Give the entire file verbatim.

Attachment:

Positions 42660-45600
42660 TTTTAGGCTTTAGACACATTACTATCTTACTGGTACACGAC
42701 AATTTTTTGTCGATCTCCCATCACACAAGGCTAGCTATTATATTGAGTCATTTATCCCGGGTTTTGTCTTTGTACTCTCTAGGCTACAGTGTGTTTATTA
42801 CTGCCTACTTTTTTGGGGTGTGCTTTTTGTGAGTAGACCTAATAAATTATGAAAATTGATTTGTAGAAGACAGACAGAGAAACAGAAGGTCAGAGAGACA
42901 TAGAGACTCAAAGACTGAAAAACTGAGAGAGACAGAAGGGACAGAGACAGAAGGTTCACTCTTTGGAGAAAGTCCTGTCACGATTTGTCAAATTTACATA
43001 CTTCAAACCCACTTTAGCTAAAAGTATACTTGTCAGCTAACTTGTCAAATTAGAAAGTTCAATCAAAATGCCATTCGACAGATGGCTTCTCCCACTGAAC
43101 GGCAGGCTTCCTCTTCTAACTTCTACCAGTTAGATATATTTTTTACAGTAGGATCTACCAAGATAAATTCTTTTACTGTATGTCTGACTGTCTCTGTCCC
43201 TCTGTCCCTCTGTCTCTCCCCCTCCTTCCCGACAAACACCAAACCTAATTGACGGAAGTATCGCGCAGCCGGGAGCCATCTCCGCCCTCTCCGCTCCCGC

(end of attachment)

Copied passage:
Positions 42660-45600
42660 TTTTAGGCTTTAGACACATTACTATCTTACTGGTACACGAC
42701 AATTTTTTGTCGATCTCCCATCACACAAGGCTAGCTATTATATTGAGTCATTTATCCCGGGTTTTGTCTTTGTACTCTCTAGGCTACAGTGTGTTTATTA
42801 CTGCCTACTTTTTTGGGGTGTGCTTTTTGTGAGTAGACCTAATAAATTATGAAAATTGATTTGTAGAAGACAGACAGAGAAACAGAAGGTCAGAGAGACA
42901 TAGAGACTCAAAGACTGAAAAACTGAGAGAGACAGAAGGGACAGAGACAGAAGGTTCACTCTTTGGAGAAAGTCCTGTCACGATTTGTCAAATTTACATA
43001 CTTCAAACCCACTTTAGCTAAAAGTATACTTGTCAGCTAACTTGTCAAATTAGAAAGTTCAATCAAAATGCCATTCGACAGATGGCTTCTCCCACTGAAC
43101 GGCAGGCTTCCTCTTCTAACTTCTACCAGTTAGATATATTTTTTACAGTAGGATCTACCAAGATAAATTCTTTTACTGTATGTCTGACTGTCTCTGTCCC
43201 TCTGTCCCTCTGTCTCTCCCCCTCCTTCCCGACAAACACCAAACCTAATTGACGGAAGTATCGCGCAGCCGGGAGCCATCTCCGCCCTCTCCGCTCCCGC